Transportation Economic Development Infrastructure (TEDI) Program: A competitive grant program available to communities for public infrastructure and road projects that create jobs, support economic development and improve the transportation system. Funds may be used to pay for predesign, acquisition of land, construction, reconstruction, and infrastructure improvements in coordination with trunk highway improvements undertaken by the Minnesota Department of Transportation (MnDOT). TEDI is a collaboration with MnDOT’s Transportation Economic Development program (TED). TED may provide up to 70% of the costs for trunk highway improvements while TEDI provides grants to assist with non-trunk highway costs of projects. Eligible applicants must be local units of government. Although private entities are not eligible, they may enter into agreements with eligible borrowers to request funding for eligible projects. Matching funds from the applicant may come from other federal, state, local and private funding sources.
WORKFORCE DEVELOPMENT & TRAINING
CareerForce Locations: Sites throughout Minnesota where employers can get assistance with a broad range of workforce services. CareerForce is led by a partnership of DEED, the Governor’s Workforce Development Board, and Minnesota Association of Workforce Boards in partnership with other workforce organizations in the state. Services include hiring events, talent attraction and recruitment, space for candidate screenings, workforce strategy consultation, labor market information, employer seminars, disability employment services, help hiring veterans, workplace inclusion assistance and more. CareerForce also provides connections to resources to help with customized workforce training, foreign labor, grant opportunities, layoff aversion, unemployment insurance, work opportunity tax credits, federal bonding and other assistance.
CareeerForceMN.com: A website offering personalized tools to Minnesota employers. With a no-fee account, businesses can create a profile page to attract potential job candidates and can access customized regional data on employment, wages, occupational demand and more. Job postings approved for the national labor exchange display on CareerForceMN.com and listings are updated daily. Minnesota employers can sign up for a no-fee account on MinnesotaWorks.net to post their job openings on the site. Jobs posted on MinnesotaWorks.net display on the national labor exchange and also show up on CareerForceMN. com. Plans are being developed to integrate the job bank feature of MinnesotaWorks.net into CareerForceMN.com.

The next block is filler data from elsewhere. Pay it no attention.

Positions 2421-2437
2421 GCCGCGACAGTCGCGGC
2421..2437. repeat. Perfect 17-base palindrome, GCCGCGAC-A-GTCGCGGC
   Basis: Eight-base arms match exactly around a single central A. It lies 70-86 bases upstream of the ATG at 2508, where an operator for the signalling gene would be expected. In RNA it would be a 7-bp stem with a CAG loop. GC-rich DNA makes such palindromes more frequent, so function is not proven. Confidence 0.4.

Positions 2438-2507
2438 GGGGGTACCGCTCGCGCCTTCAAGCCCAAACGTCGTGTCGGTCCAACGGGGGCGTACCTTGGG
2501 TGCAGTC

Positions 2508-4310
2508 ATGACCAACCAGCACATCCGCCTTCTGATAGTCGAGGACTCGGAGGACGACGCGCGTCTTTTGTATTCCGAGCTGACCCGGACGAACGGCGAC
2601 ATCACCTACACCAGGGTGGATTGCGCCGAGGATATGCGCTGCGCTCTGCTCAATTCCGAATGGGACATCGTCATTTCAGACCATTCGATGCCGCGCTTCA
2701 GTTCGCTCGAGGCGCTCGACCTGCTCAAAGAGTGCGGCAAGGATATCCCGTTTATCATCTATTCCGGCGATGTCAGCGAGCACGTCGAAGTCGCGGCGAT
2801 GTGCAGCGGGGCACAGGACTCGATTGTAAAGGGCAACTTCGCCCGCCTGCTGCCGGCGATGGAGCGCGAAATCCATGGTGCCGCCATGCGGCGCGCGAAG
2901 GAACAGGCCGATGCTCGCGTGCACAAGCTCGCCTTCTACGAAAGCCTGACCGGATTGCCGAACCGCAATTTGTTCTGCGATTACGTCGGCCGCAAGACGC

Dual Training Competency Grants: Part of the Dual Training Program—a collaborative of the Minnesota Department of Labor and Industry (DLI), The Office of Higher Education (OHE), and DEED—which provides grants to employers or organizations representing the employer to train employees in achieving the competency standard for an occupation identified by the Commissioner of DLI. Dual training builds on the Pipeline Project at DLI which convened four industry councils with representatives from higher education, industry, labor and employers. The councils develop competency standards and identify models that Minnesota’s education providers can use for training in four industries: advanced manufacturing, information technology, agriculture and health care services. The maximum grant is $150,000 per application based on a maximum of $6,000 per trainee. Matching funds may be required.